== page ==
Because in methanogens, the methenyl H4MPT cyclohydrolase and the formyl MFR:H4MPT formyltransferase are encoded by single genes and corresponding enzyme activities can be detected in Escherichia coli containing the methanogen genes (14), assays were carried out for these enzymes in both M. extorquens AM1 and in E. colicontaining the M. extorquens AM1 genes (Table 2). The formyltransferase was assayed with MFR and H4MPT isolated from the methanogen Methanobacterium thermoautotrophicum and the cyclohydrolase with methenyl H4MPT isolated from the same methanogen (15). Activities similar to those found in methanogens (16) were present in M. extorquens AM1 grown on methanol, and lower activities were found in succinate-grown cells. Methylobacterium extorquens AM1 cells containing pALS8, a plasmid containing both ffsA(predicted to encode the formyltransferase) and orfZ(predicted to encode the cyclohydrolase), showed increased levels of the two enzyme activities. Escherichia coli containing theorfZ fragment (Fig. 2) transcribed by thelac promoter showed significant activities of the cyclohydrolase and no detectable formyltransferase. Escherichia coli containing the ffsA fragment (Fig. 2), also transcribed by the lac promoter, demonstrated formyltransferase activity and no cyclohydrolase activity. These results show that genes encoding these enzymes were present on the expected DNA fragments. These results also strongly suggest that the products of ffsA and orfZ in M. extorquens AM1 must be carrying out reactions with H4MPT and MFR or with unknown cofactors that are readily interchangeable with H4MPT and MFR. It seems likely that FfsA and OrfZ function in an oxidative pathway similar to the H4F-linked pathway for formaldehyde oxidation (Fig. 1).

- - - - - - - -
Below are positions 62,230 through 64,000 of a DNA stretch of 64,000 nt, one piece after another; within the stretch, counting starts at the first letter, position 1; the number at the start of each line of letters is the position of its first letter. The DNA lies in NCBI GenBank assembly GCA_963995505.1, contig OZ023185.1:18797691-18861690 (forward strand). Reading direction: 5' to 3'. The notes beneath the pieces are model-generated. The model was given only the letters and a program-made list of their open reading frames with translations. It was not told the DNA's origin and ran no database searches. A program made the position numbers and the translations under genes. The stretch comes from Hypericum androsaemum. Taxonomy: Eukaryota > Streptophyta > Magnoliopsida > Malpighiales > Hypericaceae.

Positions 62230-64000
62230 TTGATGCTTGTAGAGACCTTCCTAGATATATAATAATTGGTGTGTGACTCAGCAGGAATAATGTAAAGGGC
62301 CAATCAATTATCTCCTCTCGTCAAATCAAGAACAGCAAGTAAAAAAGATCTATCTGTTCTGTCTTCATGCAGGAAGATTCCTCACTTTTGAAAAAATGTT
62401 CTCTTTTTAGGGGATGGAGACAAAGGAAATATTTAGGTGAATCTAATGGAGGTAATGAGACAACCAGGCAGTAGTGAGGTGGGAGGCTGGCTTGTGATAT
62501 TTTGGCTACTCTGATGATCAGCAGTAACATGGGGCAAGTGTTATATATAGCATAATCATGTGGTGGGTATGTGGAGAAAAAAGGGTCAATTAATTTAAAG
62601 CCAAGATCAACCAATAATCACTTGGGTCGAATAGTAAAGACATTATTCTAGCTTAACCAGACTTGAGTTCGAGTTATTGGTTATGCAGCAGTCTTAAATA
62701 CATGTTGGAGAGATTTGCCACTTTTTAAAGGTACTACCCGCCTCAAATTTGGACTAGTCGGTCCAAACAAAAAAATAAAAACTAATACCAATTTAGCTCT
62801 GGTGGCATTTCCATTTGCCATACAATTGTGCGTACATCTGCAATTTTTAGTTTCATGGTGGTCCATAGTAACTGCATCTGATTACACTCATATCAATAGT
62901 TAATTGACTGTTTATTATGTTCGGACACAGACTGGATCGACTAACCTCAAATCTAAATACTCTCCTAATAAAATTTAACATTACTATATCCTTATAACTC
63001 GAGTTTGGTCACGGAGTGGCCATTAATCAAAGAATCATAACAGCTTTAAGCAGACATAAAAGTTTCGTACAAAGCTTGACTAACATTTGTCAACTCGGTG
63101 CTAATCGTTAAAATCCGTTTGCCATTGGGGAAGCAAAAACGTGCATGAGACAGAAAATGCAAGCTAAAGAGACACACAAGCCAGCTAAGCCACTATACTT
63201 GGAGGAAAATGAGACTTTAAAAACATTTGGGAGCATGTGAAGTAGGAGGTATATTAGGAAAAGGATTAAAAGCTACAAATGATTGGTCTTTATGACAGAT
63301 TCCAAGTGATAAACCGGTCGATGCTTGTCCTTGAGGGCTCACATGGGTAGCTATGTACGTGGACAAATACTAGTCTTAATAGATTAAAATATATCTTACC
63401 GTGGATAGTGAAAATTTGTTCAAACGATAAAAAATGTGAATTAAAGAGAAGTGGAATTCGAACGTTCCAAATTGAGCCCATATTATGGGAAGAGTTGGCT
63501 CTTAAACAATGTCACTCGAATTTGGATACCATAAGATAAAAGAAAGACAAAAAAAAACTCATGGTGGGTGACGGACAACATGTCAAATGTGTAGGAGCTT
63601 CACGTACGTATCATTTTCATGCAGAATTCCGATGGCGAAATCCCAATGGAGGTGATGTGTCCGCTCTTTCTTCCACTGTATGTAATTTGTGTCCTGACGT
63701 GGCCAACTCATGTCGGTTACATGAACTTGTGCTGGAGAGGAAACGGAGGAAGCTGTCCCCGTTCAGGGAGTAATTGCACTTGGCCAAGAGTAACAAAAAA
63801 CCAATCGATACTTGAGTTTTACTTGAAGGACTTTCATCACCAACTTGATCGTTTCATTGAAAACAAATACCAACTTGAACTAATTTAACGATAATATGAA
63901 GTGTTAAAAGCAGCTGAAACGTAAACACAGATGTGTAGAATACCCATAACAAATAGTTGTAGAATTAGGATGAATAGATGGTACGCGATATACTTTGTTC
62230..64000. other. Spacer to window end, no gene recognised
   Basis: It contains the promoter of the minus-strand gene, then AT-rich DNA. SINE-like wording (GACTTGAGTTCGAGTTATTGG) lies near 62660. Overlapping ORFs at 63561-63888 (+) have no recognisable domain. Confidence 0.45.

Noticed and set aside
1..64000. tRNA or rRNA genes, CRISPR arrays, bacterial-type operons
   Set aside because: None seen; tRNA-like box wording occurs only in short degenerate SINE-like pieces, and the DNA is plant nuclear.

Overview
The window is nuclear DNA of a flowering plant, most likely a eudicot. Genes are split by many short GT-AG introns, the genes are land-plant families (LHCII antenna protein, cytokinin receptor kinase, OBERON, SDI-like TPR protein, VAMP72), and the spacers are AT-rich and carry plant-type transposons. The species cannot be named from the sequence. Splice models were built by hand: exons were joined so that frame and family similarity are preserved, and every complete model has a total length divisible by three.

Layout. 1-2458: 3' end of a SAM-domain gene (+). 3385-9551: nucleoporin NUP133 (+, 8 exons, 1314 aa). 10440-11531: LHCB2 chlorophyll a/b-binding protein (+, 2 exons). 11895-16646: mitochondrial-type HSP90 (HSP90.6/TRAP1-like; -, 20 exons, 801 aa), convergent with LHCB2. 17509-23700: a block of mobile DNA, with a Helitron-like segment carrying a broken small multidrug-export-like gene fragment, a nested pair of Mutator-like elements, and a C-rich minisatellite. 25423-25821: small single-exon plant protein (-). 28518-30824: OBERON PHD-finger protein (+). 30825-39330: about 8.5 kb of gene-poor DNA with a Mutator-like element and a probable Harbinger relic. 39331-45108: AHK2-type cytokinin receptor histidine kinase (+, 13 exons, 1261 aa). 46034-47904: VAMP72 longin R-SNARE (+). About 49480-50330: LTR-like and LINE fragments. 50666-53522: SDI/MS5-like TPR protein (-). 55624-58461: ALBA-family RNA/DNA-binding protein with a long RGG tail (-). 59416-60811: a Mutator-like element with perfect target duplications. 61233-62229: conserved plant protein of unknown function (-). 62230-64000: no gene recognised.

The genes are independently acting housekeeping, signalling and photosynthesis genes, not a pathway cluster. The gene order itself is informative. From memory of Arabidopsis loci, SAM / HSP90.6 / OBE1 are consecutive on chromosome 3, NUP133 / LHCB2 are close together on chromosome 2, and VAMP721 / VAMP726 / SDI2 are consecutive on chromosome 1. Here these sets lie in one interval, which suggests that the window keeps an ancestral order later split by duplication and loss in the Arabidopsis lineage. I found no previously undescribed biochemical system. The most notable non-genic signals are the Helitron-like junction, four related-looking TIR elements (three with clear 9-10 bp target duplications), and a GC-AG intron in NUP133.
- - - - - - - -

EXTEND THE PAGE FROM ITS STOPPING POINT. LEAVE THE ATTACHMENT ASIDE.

Table 2

Activities of tetrahydromethanopterin-linked enzymes in M. extorquens AM1, the double-crossover mutant ORFX, andE. coli transformed with orfZ orffsA. Activities are shown in units per minute per milligram of protein and were determined with H4MPT and MFR isolated from M. thermoautotrophicum as coenzymes. The activity of methylene H4F dehydrogenase is given as a control.

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To substantiate these results we purified methenyl H4MPT cyclohydrolase from M. extorquens AM1 and examined whether the methylotroph contains H4MPT. Cell extracts of M. extorquens AM1 were found to catalyze the hydrolysis of both methenyl H4MPT (3 U/mg) and methenyl H4F (0.03 U/mg). The two activities were separated by chromatography on DEAE Sephacel and Q-Sepharose yielding a more than 100-fold purified methenyl H4MPT cyclohydrolase preparation that did not catalyze the hydrolysis of methenyl H4F. SDS–polyacrylamide gel electrophoresis revealed the presence of a 33-kD polypeptide. By determination of its mass and NH2-terminal amino acid sequence, the polypeptide was identified as the orfZ gene product (17).